Targeting a receptor responsible for our sense of touch and temperature, which researchers have now found to be present in our colon, could provide a new avenue for treating chronic gut pain associated with gastrointestinal disorders such as irritable bowel syndrome.
A team examining the colon, ld by Professor Hongzhen Hu at Washington University and Professor Nick Spencer at Flinders University, identified the presence of Piezo2, the subject of the 2021 Nobel Prize in Physiology or Medicine, now known to be responsible for sensing light touch on our skin.
“In discovering that this receptor is also in our gut, there’s the potential that selectively targeting these channels could be used for long-term silencing of pain sensations from internal organs, without the need for frequent consumption of opiate pain medications,” says Professor Spencer, a Matthew Flinders Professor in the College of Medicine and Public Health.
Professor Nick Spencer says, “Chronic pain from internal organs, such as the gut or bladder, is notoriously difficult to treat. Opiates, including morphine and their derivates, have been commonly used to treat a variety of types of pain but visceral pain doesn’t respond well to the treatment and the drugs are highly addictive with a multitude of side effects.”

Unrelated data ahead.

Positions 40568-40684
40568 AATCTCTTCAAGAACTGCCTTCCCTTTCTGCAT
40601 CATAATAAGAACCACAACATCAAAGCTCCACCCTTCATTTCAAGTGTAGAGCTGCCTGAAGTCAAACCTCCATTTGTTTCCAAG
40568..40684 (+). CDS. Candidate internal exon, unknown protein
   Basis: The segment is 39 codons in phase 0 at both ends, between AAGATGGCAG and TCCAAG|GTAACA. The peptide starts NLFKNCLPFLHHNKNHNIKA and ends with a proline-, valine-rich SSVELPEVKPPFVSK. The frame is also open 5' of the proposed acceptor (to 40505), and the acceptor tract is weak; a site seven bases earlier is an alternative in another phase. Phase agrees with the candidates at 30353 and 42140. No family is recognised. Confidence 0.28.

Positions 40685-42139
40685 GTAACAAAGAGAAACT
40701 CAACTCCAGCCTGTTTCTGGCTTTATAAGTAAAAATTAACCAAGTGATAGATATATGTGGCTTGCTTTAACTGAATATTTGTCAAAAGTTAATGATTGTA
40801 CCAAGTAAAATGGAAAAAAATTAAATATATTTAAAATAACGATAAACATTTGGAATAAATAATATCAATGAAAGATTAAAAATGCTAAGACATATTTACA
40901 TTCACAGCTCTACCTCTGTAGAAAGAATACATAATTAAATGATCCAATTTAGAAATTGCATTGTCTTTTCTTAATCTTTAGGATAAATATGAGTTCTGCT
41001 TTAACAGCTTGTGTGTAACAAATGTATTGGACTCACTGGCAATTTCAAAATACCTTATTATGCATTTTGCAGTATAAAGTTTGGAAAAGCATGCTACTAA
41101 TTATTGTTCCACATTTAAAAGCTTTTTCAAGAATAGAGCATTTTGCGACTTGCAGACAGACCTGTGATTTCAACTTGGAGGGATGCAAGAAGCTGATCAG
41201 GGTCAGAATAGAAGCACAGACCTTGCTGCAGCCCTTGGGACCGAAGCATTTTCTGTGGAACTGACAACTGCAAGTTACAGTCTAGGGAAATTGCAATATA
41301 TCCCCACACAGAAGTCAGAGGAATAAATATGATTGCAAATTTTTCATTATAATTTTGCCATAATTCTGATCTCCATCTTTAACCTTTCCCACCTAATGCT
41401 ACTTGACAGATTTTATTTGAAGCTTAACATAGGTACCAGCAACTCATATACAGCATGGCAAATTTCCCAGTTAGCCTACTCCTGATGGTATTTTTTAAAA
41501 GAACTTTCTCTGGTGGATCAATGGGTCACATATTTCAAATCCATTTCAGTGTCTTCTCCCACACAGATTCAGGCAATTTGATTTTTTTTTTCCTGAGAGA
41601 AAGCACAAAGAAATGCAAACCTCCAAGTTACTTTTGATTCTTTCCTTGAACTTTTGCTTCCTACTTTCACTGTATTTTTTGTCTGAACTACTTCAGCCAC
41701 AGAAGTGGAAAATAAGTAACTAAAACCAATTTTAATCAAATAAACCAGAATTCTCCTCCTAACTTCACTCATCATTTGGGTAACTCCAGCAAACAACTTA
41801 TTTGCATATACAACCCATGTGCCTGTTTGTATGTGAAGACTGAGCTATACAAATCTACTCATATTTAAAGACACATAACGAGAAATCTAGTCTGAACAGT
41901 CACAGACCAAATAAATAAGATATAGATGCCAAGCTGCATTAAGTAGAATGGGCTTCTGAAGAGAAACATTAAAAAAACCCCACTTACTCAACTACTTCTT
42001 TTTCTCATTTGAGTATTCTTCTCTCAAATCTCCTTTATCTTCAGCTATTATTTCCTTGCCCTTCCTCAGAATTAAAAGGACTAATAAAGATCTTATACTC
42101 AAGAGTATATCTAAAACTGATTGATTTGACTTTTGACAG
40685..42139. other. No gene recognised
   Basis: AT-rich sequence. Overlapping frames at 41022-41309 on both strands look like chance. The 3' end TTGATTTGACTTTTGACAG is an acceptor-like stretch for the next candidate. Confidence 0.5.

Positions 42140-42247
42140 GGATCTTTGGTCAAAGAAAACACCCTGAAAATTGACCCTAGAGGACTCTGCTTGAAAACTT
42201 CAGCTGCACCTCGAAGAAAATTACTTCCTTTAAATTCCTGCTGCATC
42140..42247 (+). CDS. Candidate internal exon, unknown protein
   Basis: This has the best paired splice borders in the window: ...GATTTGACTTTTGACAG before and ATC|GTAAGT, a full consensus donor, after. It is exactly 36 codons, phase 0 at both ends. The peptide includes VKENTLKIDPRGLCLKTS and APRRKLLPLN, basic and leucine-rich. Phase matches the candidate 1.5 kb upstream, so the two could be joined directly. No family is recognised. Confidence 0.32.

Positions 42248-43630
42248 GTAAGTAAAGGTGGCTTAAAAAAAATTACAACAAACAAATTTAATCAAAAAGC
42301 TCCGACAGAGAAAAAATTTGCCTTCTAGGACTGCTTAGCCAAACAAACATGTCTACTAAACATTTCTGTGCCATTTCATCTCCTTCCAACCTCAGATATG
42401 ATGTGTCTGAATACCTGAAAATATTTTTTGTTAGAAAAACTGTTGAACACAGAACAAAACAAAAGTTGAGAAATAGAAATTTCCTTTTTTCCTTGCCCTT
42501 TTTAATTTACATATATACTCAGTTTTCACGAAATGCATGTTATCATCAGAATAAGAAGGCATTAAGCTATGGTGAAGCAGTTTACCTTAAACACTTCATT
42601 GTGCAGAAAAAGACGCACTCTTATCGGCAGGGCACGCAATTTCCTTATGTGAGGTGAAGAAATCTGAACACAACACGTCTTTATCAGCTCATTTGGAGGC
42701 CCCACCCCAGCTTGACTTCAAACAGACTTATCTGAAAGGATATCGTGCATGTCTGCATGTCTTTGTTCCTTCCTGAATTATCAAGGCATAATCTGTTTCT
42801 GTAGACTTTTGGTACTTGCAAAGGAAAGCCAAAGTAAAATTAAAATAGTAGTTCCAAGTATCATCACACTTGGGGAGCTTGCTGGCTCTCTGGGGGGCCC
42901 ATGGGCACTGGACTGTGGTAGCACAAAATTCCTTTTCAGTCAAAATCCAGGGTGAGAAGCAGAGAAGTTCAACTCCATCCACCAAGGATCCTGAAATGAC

The authors say the availability of selective pain medications for the gut has been hindered by a lack of understanding about how sensory nerves communicate pain sensations from the gut to the brain.
“It was previously known that many different ion channels are located on the ‘pain-sensing’ neurons that communicate from the gut to the brain, but our study, published in the journal Neuron, has now identified the major ion channel in the colon that responds to mechanical stimulation leading to the sensation of pain,” says Professor Spencer.
“Furthermore, we have discovered that the major ion channel that responds to this mechanical pain is a member of the Piezo ion channel, specifically Piezo2.”
“From this knowledge, we can focus on targeting these channels to silence the pain sensations and hopefully produce a treatment for visceral pain, common in conditions such as irritable bowel syndrome, endometriosis or abdominal cancers, while avoiding the devastating side effects of opioids.”
Materials provided by Flinders University. Content may be edited for clarity, style, and length.